FIG. 11 is a cross-sectional view of a second embodiment of a membrane pump formed by two non-reverse valves in accordance with the invention,
FIG. 12 is a cross-sectional view of third embodiment of a membrane pump in accordance with the invention and
FIG. 13 is a cross-sectional view of a fourth embodiment of a membrane pump formed by only one non-reverse valve in accordance with the present invention.
FIG. 1 is an exploded view showing a first embodiment of a micromechanical non-reverse valve in accordance with the present invention. The valve comprises a first silicon wafer 1 having a cavity or recessed portion 2. A beam 3 integral with the silicon wafer 1 extends out over the cavity like a high-board. The top surface of the beam lies in the same plane as the top surface 4 of the silicon wafer 1. In FIG. 1 the width of the cavity is shown unduly wide. Ideally its width is only slightly wider or as broad as the width of the beam. The cavity has a bottom wall 5 (FIG. 2) and side walls 6.
A second silicon wafer 7 adapted to be bonded by sealing to the first wafer 1 is provided with two through openings 8, 9 so positioned relative to the beam 3 that when the second wafer 7 has been bonded by sealing to the first wafer 1 the outline of the through opening 8, projected upon the top surface of the beam, will fall completely within the outline of the beam 3 as is indicated with the broken line rectangle 10, whereas the outline of the opening 9, projected upon the bottom wall 5, will fall outside the tip of the beam 3 but inside the side wall 6 opposite to the tip of the beam. The projection of the opening 9 on the bottom wall 5 is indicated with the broken line rectangle 11. The beam 3 and the openings 8, 9 are all aligned and the outline of the opening 8 as projected on the beam 3 is centered on the beam in the longitudinal direction thereof. Opening 8 is adepted to be connected to an inlet fluid line while opening 9 is adapted to be connected to an outlet fluid line. In FIG. 1 the length of the cavity 2 is also shown unduly long. Ideally its length is the sum of the length of the beam 3 plus the length of the opening 9 in the longitudinal direction of the beam. The cavity 3 has a depth which is slightly larger than the thickness of the beam. The cavity and beam dimensions referred to above will provide for a minimum dead volume this rendering the non-reverse valve fast responsive.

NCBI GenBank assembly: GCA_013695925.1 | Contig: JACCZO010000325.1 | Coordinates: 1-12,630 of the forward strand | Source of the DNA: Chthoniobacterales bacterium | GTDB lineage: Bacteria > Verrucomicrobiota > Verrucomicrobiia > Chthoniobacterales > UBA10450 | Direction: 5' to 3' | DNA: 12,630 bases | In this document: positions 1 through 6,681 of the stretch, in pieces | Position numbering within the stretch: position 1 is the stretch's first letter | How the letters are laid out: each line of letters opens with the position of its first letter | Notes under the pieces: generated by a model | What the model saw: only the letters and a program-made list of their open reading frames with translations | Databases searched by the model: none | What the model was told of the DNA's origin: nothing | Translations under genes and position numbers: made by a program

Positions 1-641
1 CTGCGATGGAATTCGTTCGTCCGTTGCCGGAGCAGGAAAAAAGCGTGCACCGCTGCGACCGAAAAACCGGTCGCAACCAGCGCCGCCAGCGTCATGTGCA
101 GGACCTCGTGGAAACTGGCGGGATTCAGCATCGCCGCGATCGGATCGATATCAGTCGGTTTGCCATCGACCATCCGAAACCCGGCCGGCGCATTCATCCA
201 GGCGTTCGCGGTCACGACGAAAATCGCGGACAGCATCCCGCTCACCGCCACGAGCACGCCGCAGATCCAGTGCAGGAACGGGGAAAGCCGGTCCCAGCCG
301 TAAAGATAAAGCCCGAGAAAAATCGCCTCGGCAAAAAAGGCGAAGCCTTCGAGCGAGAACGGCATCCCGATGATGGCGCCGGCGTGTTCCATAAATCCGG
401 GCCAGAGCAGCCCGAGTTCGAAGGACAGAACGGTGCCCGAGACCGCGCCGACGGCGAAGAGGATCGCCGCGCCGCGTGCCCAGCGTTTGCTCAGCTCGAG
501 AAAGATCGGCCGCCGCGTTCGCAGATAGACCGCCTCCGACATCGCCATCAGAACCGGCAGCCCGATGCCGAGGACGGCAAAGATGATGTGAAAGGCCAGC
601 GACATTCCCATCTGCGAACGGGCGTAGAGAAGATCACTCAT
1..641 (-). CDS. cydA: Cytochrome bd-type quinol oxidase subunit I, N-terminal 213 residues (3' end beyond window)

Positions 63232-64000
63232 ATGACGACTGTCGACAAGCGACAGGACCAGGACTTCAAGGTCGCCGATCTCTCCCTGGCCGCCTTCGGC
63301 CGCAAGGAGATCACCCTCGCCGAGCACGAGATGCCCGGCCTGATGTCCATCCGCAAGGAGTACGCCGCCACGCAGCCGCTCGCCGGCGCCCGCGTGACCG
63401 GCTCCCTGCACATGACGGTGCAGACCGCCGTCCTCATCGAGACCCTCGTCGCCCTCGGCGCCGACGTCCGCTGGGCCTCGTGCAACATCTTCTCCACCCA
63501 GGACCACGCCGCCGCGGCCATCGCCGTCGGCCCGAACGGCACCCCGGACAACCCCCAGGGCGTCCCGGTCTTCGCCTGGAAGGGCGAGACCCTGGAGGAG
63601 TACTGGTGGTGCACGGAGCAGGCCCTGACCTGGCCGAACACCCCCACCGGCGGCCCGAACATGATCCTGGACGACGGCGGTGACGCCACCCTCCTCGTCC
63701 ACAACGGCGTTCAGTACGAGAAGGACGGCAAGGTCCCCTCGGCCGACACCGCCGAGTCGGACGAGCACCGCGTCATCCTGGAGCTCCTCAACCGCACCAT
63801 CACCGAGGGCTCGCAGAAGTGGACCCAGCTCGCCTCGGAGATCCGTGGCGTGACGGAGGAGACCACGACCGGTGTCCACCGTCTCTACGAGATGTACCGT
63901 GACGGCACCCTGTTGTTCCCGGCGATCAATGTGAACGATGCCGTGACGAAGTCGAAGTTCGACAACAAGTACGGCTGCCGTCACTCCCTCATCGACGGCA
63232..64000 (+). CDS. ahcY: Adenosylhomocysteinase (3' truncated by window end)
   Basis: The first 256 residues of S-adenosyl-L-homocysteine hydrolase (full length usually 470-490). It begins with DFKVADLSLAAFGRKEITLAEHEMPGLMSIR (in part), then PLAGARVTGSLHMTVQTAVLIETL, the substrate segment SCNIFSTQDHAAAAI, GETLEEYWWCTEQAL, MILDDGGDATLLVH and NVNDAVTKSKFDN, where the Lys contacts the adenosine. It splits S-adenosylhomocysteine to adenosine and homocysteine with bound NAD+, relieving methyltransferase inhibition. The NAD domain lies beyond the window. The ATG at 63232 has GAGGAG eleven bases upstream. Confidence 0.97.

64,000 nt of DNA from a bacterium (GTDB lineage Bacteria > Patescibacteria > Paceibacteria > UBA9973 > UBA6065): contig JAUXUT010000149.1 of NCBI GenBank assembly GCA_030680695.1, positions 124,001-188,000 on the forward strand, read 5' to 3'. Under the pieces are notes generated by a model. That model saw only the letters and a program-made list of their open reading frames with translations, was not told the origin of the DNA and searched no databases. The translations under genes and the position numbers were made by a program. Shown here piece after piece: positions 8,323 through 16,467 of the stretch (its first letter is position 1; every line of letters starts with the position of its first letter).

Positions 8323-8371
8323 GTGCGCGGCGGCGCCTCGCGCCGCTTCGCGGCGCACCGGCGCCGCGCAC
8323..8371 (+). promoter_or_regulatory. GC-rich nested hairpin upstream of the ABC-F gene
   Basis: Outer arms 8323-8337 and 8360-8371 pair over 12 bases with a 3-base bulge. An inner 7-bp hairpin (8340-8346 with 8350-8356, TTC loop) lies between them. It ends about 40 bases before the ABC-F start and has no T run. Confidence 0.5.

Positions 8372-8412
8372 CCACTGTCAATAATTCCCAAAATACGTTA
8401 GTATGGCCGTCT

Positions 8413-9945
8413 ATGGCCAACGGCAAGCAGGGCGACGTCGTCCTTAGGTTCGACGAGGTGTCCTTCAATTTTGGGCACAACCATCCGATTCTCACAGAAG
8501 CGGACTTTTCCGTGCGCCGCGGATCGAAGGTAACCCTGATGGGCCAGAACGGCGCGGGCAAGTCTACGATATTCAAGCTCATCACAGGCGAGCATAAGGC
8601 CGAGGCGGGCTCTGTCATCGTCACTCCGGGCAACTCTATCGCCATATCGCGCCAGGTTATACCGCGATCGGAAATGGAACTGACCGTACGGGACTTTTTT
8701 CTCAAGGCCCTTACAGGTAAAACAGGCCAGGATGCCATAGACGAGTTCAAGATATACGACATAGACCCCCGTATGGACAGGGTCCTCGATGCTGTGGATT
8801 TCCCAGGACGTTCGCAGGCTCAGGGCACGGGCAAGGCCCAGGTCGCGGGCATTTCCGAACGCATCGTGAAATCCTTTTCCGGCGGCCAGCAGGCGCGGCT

The bottom surface of the second wafer 7 has a recess 12 (FIG. 1) the outline of which is slightly larger than that of the beam. The reason for this will be described further below. FIG. 2 is showing the complete non-reverse valve after mounting the second wafer 7 on the first wafer 1 by using conventional bonding technique, for example anodic bonding of the kind described by A. D. Brooks, R. P. Donovan, C. A. Hardesty "Low temperture electrostatic silicon to silicon seals using sputtered borosilicate glass", J Electrochem Soc 119, 1972, or atomic bonding of the kind described by J. B. Lasky, S. R. Stiffler, F. R. White, J. R. Abernathey "Silicon-on-insulator (SOI) by bonding and etch-back". International electronic devices meeting 85, Washington, Dec. 1985, pp. 684-687 also referred to as field assisted bonding, or using glue.
As mentioned above pure silicon has excellence mechanical strength and deflection characteristics. The beam 3 takes advantage of these features for its operation as will be described in conjunction with FIGS. 3 and 4. If a pressure P (FIG. 3) is applied at the inlet opening 8, which will happen if a liquid or a gas is flowing through said opening, the cantilever beam 3 will deflect in a downward direction in the manner shown until the beam contacts the bottom wall 5. The gas or fluid will then flow along the chamber formed by the cavity 2 and the recess 12 and will exit the outlet opening 9 in the forward direction of the non-reverse valve. If, however, a gas or a liquid is forced into said chamber from the outlet opening 9 in the manner shown in FIG. 4, that is in the reverse direction of the valve, then the pressure P will deflect the beam in a direction upwardly and the beam will close the inlet opening 8. If said latter pressure P is increased when the closing pressure acting on the inlet opening 8 will also increase. Due to the excellent mechanical properties of silicon the cantilever beam 3 will resists considerable deflection in the direction shown in FIG. 3 as well as in the direction shown in FIG. 4 without cracking. Due to the stiffness of silicon the beam will exhibit a high self-resonant frequency, in the order of about 40 kHz and the system formed by the beam, the chamber and the fluid will have a high Q value. Q-values in the order of 3ˇ103 can be expected for a low gas pressure. The Q-value will increase if fluids are used.